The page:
The female form has inspired some of the greatest works of art in history—from the Venus de Milo to the “Mona Lisa” and beyond—which is why Park West is proud to announce our latest sale [...]
Peter Nixon was born in Lytham St. Annes in the county of Lancashire, England in 1956. As a child, Peter was always artistic. He began drawing when he was 5 years old and went to a museum for the first time when he was 9 (The Royal Academy of Art in London) where he experienced Leonardo’s “Virgin and St. Anne” and “Virgin and Child.” These drawings had a profound effect on Peter’s artistic development.READ MORE +
At 17, Peter took a foundation course at Blackpool College of Art and Design, sharpening his interest in the human figure. His drawing skills improved with the help of multiple draughtsman tutors and the college helped him transform his interest into a passion. He completed his artistic education at Bath Academy of Art, discovering that his work had been lacking movement and energy thus far – uncovered while auditing dance courses and studying the figures and poses of the dancers. The human form coupled with Constructive Cubism fused to spark new branches of Peter’s style, amalgamating into a powerful artistic experience. Although many of his student peers were painting darker and more somberly, he realized that it was much harder to paint something happy – like falling in love – and he wanted to challenge himself.
When he’s in the studio, Peter drifts off, in very high spirits. He says that he’s mostly unaware of what he’s doing and makes his decisions instinctively. He sees things that he feels compelled to correct on his canvases and he makes his changes intuitively to resolve them. His studio is at the top of his home in London, 42 steps up. The artist jokes that he gets his exercise by perpetually forgetting things at the bottom of the stairs, forcing him to run up and down all day. Filled with books, pictures, and music, he calls his studio his haven. It overlooks a leafy park in the center of London and feels very intimate. London itself is a great source of inspiration for Peter, brimming with history, culture and art galleries that constantly juxtapose ancient and modern elements. While he occasionally thinks about leaving for the countryside, he says there’s no way he could leave everything the city offers behind.
Inspirations like these have helped the artist develop his style. Most recently, Peter has looked back on the first time he saw Leonardo’s drawings and was inspired to recreate a style based on his “sfumato” or smoky composition. His lines became softer and murkier, lost in the haze. This style builds on a fleeting sense of chronology, modeled after the “carta una” or first sheet of the Renaissance masters sketching in preparation of their frescos.
Earlier in his career, Peter spent time working for an etcher. Incredibly interested in texture, he wanted to translate this idea to his painting. He traveled to Venice, examining Titian, Veronese, and Bellini. The textures and costumes of each canvas were very ornate to him, translating into his appreciation for the achievements of civilization and the production of mankind.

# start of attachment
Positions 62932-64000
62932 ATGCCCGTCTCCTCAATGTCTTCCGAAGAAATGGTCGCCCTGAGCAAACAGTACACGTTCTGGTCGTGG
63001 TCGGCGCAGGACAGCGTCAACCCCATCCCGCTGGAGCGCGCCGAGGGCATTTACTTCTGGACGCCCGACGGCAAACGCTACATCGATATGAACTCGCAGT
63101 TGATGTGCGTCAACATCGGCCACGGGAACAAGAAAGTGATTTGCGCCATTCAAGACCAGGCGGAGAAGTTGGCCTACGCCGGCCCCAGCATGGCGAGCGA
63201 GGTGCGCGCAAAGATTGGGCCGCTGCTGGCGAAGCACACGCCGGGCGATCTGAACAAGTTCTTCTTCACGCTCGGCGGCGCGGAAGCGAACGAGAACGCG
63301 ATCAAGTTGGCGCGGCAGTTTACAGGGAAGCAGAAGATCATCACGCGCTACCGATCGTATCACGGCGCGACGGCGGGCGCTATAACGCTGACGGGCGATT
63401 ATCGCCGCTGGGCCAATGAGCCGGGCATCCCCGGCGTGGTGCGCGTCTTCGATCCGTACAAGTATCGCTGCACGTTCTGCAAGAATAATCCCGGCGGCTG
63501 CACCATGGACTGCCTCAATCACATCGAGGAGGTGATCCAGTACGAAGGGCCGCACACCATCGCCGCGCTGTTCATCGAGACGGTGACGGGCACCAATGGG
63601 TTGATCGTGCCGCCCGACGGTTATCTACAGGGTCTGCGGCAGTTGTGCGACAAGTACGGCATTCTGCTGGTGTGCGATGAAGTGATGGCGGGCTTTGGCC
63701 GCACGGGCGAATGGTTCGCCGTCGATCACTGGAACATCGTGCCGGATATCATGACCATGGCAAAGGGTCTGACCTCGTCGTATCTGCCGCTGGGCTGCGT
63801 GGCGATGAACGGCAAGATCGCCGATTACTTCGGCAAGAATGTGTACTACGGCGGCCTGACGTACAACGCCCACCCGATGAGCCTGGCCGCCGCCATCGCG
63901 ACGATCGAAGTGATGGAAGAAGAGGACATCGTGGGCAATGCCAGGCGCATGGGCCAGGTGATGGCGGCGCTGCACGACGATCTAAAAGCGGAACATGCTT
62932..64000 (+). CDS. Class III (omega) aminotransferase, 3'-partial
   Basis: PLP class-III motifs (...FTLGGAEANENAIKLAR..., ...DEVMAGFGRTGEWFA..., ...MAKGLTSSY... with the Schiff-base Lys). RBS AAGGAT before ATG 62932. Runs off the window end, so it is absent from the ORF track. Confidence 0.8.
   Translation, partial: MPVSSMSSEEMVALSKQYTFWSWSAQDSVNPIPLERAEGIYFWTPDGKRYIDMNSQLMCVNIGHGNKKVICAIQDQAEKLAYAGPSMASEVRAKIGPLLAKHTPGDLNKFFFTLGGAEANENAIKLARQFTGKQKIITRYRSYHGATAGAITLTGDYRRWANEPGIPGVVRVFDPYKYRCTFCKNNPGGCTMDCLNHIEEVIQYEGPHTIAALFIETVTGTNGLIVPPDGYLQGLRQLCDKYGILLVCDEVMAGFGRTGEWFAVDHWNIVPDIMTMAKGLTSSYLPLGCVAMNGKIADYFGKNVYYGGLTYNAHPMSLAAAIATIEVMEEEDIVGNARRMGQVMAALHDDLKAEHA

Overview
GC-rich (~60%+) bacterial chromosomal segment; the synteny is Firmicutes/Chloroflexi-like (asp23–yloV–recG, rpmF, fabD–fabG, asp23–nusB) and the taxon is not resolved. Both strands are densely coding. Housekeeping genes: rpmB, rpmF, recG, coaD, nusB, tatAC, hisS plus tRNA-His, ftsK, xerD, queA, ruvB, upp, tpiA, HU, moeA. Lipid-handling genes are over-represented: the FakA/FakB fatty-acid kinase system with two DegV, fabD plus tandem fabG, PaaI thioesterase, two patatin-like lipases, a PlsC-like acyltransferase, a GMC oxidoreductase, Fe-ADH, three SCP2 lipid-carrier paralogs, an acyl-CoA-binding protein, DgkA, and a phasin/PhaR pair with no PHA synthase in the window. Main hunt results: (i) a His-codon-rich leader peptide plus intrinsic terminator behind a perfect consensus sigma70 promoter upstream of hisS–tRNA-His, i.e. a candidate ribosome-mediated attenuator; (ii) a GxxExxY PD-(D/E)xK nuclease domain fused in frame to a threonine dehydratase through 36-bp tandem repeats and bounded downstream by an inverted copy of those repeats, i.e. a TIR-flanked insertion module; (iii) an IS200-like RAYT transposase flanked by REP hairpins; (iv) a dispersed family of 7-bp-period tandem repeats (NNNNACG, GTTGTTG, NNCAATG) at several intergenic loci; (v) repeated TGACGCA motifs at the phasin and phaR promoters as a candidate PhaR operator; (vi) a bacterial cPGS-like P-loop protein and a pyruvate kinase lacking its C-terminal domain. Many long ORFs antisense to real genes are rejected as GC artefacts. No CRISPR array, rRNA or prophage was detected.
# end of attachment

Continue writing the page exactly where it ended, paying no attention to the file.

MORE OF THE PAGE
His images speak of peace, harmony, and celebration. His approach is innovative in his use of classic methods in contemporary contexts. When he draws a line, he wants it to look natural, as if it flows straight through the page – second nature. Coming from years of practice, Peter compares his drawing technique to the swing of a golfer. He tries to draw with ease to keep the flow and balance.
Peter claims inspiration from almost everything, especially music. If he wasn’t an artist, he declared he’d like to be a jazz pianist. “Everything goes into the soup,” he says. The dynamism and movement of the human figure is something he tries to portray. He explains that humans don’t sit still and he’s trying to capture that energy in his work. He draws inspiration from the Renaissance master paintings in Venice, dance troupes, poetry, music, and gardens. He’s particularly inspired by Picasso, Titian, Bellini, and Veronese, as well as Matisse.
He also enjoys taking note of what his friends, family, and collectors have to say about his art. He explains that while he’s painting, he’s only concerned with the technical aspects of his work. Although he has his own feelings about his paintings, he doesn’t preconceive how his work will make others feel. Hearing about emotional reactions to his art is always surprising and much appreciated though.
These surprise reactions are a large part of why he enjoys working with Park West so much. Having the opportunity to meet his collectors and hear their feedback is very important to him. Having the creative freedom to paint what he desires, coupled with traveling the world alongside the other artists, has made this his dream job. Today Peter is widely exhibited in cities all over the world.
To learn more about the Peter Nixon Collection at Park West Gallery, please visit Nixon’s artist website.